June has a few special celestial events to add to your sky-gazing summer bucket list, including a quintet of planets to enjoy.
Throughout most of June, Mercury, Venus, Mars, Jupiter and Saturn will stretch across the sky like a string of pearls appearing in the dawn hours before sunrise.
Sky & Telescope Magazine is calling it a “planet parade” because the planets will also be in the correct order from the sun.
Mercury will be the hardest to spot as the last to appear in the lineup just before it’s swallowed by sunlight. However, Venus, Mars, Jupiter and Saturn should be easy to see all month.
As a quartet, Venus, Mars, Jupiter and Saturn have appeared in conjunction over the past few months, but June is the last chance to see the group together before they begin to spread further out in the night sky.
Look for the planets in the sky before sunrise by gazing southeast.
This celestial event requires no special equipment, but the view will be even better if you have access to a telescope or a local observatory. Binoculars could also help improve your experience.
If you want to know which planet is which, know that they are arranged in their natural order from the sun: Mercury, Venus, Mars, Jupiter and Saturn. A sky-gazing app like Stellarium can also help you identify all the planets.
Early in June, Mercury and Saturn will be the smallest in the sky. As the month progresses, the planets will begin to appear further apart in the sky.
Mercury will be more illuminated and higher on the horizon by mid-June, making it easier to spot.
Toward the end of the month, the five-planet alignment will add a sixth gem to the show. On June 24, Mercury will pup up above the horizon about an hour before sunrise. As a bonus, the crescent moon will appear between Venus and Mars.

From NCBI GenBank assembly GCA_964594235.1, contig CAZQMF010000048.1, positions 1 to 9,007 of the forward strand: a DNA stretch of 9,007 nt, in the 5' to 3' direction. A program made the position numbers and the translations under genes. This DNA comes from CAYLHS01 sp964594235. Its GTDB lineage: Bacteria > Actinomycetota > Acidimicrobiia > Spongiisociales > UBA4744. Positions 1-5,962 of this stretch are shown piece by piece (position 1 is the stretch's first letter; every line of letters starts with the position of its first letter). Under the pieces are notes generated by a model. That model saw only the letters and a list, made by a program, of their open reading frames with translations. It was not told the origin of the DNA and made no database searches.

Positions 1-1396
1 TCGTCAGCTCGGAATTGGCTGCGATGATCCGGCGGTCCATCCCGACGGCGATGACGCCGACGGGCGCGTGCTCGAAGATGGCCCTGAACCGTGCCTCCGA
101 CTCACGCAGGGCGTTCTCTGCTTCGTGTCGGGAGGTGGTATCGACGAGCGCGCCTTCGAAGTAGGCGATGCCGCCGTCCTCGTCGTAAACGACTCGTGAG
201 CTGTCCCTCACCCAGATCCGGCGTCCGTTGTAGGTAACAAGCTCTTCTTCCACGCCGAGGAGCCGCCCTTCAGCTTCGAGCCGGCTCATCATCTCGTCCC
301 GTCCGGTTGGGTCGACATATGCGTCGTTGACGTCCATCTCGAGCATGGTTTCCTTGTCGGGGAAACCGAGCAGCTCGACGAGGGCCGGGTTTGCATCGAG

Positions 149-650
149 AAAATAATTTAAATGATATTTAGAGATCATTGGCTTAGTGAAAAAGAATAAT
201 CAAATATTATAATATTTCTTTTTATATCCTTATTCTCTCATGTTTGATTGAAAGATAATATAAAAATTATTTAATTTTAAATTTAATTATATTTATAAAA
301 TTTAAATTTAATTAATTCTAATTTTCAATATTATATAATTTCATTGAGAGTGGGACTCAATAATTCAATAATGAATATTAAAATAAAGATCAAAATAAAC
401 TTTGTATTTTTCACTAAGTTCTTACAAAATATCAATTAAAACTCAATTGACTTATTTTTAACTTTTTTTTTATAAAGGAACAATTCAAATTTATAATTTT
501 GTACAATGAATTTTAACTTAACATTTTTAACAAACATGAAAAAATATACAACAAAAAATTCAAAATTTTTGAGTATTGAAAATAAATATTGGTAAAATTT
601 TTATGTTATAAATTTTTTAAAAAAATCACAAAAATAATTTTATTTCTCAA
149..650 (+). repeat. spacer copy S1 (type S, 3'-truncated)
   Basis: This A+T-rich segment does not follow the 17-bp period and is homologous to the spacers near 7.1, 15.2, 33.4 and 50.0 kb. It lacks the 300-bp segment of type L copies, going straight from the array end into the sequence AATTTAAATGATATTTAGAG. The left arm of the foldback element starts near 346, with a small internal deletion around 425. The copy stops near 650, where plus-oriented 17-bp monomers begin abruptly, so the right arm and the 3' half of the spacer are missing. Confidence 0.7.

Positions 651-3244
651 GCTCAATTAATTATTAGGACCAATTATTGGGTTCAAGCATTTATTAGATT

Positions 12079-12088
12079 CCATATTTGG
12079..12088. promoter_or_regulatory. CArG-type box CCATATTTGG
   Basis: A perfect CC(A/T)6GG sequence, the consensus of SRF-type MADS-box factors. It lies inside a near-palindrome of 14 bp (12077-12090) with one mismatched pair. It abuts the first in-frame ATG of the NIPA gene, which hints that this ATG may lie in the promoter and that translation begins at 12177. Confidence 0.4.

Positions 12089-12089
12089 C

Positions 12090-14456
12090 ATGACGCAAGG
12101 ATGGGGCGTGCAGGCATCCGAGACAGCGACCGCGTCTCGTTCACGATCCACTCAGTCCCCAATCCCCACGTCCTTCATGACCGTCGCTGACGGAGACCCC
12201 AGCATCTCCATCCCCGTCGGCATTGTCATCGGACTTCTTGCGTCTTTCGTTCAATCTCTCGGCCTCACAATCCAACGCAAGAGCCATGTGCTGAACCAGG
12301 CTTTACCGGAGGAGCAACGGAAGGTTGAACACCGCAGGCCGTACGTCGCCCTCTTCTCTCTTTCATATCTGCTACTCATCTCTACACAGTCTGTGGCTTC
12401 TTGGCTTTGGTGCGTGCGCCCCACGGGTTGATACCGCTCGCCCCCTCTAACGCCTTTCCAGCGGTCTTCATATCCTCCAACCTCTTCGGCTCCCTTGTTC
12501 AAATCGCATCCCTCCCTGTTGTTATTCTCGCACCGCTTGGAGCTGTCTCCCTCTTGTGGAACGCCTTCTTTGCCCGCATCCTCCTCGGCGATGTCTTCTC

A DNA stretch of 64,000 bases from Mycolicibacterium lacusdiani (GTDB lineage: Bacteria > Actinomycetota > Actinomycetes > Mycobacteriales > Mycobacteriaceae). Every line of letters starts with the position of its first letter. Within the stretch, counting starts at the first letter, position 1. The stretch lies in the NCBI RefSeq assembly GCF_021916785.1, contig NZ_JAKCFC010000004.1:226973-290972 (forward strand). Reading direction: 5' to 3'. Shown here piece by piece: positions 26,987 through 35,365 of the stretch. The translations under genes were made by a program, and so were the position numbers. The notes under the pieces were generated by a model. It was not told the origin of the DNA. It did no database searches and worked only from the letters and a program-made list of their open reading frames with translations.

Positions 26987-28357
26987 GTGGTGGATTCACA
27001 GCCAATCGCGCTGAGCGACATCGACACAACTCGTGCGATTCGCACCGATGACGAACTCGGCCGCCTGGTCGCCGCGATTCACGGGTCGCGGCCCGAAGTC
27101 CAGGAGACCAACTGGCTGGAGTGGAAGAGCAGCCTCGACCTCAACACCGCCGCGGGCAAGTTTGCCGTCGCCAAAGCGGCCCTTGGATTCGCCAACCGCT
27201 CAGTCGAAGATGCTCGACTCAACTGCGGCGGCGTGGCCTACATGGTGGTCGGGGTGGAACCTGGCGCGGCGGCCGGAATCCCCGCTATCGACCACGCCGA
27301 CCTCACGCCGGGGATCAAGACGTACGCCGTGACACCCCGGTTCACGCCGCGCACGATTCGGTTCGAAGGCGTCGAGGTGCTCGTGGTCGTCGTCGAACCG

According to NASA’s Jet Propulsion Laboratory, Venus and Saturn will bow out as morning objects for most observers by September.
Bonus: Ancient star cluster on display
Another treat for summer sky-gazing also happens this month. NASA astronomers say June is also an excellent month to view the globular star cluster known as Hercules Cluster M13. This globular star cluster is thought to be nearly 12 billion years old.
This collection of stars is best viewed with a telescope and will appear high in the eastern sky during the first hours of darkness all month.
No telescope? No problem, find public observing events near through NASA’s Night Sky Network.
The full moon in June is known as the strawberry moon.
The full lunar display falls on June 14 if you want to enjoy some outdoor time or maybe camp by moonlight. A new moon on June 28 will be the best time to head to a dark sky location away from city lights to look for your favorite constellations.